The extent of the risks associated with development of shale oil and natural gas is “unknown” because existing studies have not taken into account the potential long-term, cumulative effects of the activity, according to a new report issued by the Government Accountability Office (GAO) last Tuesday. The agency in a companion report did not make any recommendations to change environmental and public health requirements in light of advances in horizontal drilling and hydraulic fracturing (fracking).
The GAO, which completed the two studies in September, provided copies of the report to the Department of Energy, the Department of Interior and the Environmental Protection Agency, but it made no recommendations.
GAO said it had reviewed several studies that found that shale oil and gas development poses risks to air quality “generally as the result of engine exhaust from increased truck traffic; emissions from diesel-powered pumps used to power equipment; gas that is flared or vented for operational reasons; and unintentional emissions of pollutants from faulty equipment or impoundments — temporary storage areas.”
Similarly, it noted that a number of studies and publications it reviewed have indicated that shale development “poses risks to water quality from contamination of surface water and groundwater as a result of erosion from ground disturbances, spills and releases of chemicals and other fluids, or underground migration of gases and chemicals.”
Shale development also “poses a risk to land resources and wildlife habitat as a result of constructing, operating and maintaining the infrastructure necessary to develop oil and gas; using toxic chemicals; and injecting fluids underground,” said the 70-page the report, which was requested by Congress.
However, “the extent of these risks is unknown,” the GAO said. “The extent and severity of environmental and public health risks identified in the studies and publications GAO reviewed may vary significantly across shale basins and also within basins because of location- and process-specific factors, including the location and rate of development; geological characteristics, such as permeability, thickness and porosity of the formations; climatic conditions; business practices; and regulatory and enforcement activities.”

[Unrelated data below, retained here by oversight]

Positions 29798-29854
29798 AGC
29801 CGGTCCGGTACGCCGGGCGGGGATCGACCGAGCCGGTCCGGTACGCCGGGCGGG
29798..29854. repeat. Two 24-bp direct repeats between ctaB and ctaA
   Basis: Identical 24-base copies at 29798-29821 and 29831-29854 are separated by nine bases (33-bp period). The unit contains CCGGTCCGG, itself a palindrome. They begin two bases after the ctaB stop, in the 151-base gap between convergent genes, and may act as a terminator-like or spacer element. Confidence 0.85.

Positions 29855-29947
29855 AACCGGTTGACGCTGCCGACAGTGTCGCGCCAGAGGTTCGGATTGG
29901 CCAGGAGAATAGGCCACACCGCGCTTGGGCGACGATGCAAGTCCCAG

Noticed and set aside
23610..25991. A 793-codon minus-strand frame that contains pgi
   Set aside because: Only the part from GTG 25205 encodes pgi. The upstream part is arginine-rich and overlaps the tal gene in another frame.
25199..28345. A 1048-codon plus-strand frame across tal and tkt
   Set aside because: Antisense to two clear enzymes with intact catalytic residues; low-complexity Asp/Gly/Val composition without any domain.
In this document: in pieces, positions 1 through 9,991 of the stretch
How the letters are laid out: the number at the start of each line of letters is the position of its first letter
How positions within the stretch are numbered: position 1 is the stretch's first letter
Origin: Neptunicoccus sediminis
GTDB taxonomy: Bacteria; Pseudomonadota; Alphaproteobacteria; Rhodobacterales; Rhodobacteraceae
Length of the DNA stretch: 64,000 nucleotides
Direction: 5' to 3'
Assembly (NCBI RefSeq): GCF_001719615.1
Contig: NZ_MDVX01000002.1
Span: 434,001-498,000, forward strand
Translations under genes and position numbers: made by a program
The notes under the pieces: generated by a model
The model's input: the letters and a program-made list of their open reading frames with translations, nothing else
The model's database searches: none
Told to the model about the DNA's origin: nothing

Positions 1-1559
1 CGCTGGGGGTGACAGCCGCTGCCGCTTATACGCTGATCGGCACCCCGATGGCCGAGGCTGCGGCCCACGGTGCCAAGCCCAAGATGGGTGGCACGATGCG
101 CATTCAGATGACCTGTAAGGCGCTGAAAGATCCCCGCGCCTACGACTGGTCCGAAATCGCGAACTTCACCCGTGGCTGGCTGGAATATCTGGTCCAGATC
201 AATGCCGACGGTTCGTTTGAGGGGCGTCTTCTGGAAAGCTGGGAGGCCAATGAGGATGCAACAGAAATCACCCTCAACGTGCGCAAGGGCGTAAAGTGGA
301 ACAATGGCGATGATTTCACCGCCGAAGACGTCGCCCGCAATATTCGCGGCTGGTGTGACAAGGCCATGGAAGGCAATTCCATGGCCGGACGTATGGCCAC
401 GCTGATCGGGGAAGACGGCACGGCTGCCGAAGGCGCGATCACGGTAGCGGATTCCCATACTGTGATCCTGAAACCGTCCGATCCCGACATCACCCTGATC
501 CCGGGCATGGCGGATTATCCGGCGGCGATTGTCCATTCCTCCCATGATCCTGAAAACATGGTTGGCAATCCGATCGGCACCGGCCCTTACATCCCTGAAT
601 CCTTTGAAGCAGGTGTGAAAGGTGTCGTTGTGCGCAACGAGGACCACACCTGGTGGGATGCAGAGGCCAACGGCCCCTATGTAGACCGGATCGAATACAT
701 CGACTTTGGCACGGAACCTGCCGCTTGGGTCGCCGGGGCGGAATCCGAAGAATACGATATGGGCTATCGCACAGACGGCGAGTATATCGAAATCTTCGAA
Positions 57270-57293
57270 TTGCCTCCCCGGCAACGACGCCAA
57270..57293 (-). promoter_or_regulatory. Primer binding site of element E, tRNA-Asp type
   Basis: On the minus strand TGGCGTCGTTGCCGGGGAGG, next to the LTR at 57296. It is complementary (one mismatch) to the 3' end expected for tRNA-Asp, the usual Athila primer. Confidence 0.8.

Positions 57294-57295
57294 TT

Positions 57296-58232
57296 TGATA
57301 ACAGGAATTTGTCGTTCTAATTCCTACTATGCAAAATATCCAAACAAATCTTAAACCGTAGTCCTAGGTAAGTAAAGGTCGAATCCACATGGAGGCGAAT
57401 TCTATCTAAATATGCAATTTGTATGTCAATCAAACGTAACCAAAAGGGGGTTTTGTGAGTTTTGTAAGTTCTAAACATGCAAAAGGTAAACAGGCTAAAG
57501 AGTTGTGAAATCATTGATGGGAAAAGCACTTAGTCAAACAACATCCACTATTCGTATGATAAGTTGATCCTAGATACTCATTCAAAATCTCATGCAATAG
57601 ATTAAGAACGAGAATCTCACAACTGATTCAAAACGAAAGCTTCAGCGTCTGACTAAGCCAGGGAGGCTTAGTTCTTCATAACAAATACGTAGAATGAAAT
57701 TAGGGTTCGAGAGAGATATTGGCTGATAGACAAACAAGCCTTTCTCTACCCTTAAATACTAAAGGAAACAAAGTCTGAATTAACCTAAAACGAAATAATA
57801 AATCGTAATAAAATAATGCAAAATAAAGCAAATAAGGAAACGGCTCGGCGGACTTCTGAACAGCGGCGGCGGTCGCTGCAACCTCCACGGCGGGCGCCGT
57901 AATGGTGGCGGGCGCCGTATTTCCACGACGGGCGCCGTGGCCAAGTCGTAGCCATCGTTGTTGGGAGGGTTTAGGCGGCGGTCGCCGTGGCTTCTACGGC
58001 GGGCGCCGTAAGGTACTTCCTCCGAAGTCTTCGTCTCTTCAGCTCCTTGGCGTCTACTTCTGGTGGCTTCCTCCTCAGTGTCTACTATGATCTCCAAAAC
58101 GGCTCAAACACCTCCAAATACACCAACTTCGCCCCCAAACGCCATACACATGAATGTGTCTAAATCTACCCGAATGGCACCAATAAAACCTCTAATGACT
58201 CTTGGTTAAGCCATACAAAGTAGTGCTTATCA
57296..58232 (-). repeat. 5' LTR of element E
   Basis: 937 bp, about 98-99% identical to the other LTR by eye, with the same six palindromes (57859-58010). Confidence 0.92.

In addition to attempting to quantify the risks, the agency was asked to determine the size of shale oil and gas resources, and the amount produced between 2007 through 2011. The Energy Information Administration (EIA) in July reaffirmed that the amount of technically recoverable shale gas in the United States is estimated at about 483 Tcf, an increase of 280% from its 2008 estimate (see NGI, July 30).
“However, according to EIA and USGS [U.S. Geological Survey] officials, estimates of the size of shale oil and gas resources in the United States are highly dependent on the data, methodologies, model structures and assumptions used to develop them. In addition, less is known about the amount of technically recoverable shale oil than shale gas, in part because large-scale production of shale oil has been under way for only the past few years,” the GAO said. According to the report, “shale oil production increased more than five-fold from 2007 to 2011; and shale gas production increased more than four-fold from 2007 to 2011.”
In the EIA’s Annual Energy Outlook 2012 released in June, the EIA projected that shale gas production could increase from 5 Tcf per year in 2010 (23% of total U.S. dry gas production) to 13.6 Tcf per year by 2035, 49% of total U.S. dry gas production (see NGI, July 2).
The GAO also issued a separate report Tuesday, which pointed out that both conventional and shale production enjoy key exemptions from a number of federal environmental and public health laws. However, despite concerns raised in some quarters about fracking and other advances in drilling techniques, the agency did not recommend any changes.
The increase in oil and gas development from unconventional reservoirs “has raised concerns about potential environmental and public health effects and whether existing federal and state environmental and public health requirements are adequate.”
It identified some of the exemptions for oil and gas. The Clean Water Act “generally regulates stormwater discharges by requiring that facilities associated with industrial and construction activities get permits, but the law and its regulations largely exempt oil and gas well sites.
“In addition, oil and gas exploration and production wastes are exempt from RCRA [Resource Conservation and Recovery Act] hazardous waste requirements based on a regulatory determination made by the Environmental Protection Agency in 1988,” the report said.
Federal and state agencies reported several challenges in regulating shale oil and gas development, according to the GAO. “EPA reported that conducting inspection and enforcement activities and having limited legal authorities are challenges.” Agency officials noted that the exclusion of exploration and production waste from the hazardous waste regulations under RCRA significantly limits its role in regulating these wastes, the GAO report said.
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